"In the judging of works of art the reader's, spectator's, auditor's 'mood' is at best irrelevant, at worst a gross intrusion. The greatest tribute one can pay to a fine work of art - a tribute that one ought to be able to take for granted - is that its qualities reveal one's own 'mood' to be redundant. [...] There is little to be gained in arguing questions of eligibility for, or exclusion from, a century's canon. The fact that the idea of of such a canon is prevalent, however, requires acknowledgement, because prescription and proscription are agents and effects of power. [...] There must surely be more than one canon at any given time: a canon of general acceptance and a canon of intrinsic value. General acceptance presupposes general acceptability. Intrinsic value need not be generally acceptable. I see no reason in theory, however, to prevent a work from taking its rightful place in both canons."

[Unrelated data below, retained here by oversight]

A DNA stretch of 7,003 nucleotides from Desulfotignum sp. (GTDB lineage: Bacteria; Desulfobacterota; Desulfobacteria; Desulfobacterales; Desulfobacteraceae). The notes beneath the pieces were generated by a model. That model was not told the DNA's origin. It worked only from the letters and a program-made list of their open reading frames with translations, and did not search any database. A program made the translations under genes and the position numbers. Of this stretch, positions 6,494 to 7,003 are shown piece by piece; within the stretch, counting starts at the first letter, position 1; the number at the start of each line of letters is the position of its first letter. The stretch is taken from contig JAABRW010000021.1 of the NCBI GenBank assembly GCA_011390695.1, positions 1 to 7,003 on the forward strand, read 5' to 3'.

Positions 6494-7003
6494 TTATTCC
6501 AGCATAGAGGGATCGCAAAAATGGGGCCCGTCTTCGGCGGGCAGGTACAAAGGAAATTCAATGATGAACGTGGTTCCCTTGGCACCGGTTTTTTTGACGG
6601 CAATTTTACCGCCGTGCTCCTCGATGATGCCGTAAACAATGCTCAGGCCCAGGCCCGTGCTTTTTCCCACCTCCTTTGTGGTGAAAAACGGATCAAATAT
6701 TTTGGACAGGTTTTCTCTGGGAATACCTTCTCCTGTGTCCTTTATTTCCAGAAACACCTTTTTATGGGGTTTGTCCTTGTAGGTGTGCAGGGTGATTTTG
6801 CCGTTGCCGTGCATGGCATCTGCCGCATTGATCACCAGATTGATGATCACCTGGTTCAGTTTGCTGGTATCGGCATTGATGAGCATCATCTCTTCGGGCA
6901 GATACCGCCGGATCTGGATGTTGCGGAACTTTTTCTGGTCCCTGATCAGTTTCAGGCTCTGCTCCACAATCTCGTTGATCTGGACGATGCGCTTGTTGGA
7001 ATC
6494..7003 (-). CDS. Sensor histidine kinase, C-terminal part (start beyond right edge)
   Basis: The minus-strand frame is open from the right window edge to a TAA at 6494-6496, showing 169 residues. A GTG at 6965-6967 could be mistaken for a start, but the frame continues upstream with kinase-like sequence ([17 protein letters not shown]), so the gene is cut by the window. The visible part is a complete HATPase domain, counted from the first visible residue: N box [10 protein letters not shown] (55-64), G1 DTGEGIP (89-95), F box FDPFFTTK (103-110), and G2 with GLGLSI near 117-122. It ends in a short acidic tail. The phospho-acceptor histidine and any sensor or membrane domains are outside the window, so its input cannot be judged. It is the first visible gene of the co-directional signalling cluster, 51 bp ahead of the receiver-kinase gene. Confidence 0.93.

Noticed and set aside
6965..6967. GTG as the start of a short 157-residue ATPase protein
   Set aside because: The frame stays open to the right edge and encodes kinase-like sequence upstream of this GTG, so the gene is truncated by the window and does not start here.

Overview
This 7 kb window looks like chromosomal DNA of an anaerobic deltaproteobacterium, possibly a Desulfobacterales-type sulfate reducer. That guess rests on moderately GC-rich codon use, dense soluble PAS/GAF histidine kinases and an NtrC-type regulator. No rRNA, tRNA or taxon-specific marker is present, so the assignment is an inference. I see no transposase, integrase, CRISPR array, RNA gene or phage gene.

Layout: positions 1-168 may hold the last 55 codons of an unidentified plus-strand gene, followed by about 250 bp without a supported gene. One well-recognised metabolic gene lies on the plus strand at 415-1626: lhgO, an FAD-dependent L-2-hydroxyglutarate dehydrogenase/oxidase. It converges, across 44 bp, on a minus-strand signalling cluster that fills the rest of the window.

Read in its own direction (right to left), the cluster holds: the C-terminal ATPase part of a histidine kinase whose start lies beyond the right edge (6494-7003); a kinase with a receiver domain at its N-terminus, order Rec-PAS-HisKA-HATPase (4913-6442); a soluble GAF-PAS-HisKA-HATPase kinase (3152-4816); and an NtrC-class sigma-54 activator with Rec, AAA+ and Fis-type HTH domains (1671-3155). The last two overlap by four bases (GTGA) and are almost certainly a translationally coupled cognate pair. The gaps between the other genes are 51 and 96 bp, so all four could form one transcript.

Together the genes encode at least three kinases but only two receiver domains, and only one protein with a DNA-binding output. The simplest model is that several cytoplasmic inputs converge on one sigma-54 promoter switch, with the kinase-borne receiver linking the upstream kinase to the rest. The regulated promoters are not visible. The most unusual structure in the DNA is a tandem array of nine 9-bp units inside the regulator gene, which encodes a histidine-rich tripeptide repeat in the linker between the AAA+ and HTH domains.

- Geoffrey Hill, on the exclusion of Isaac Rosenberg from Laurence Binyon's 1924 Golden Treasury of Modern Lyrics, published 2 years after Rosenberg's Poems.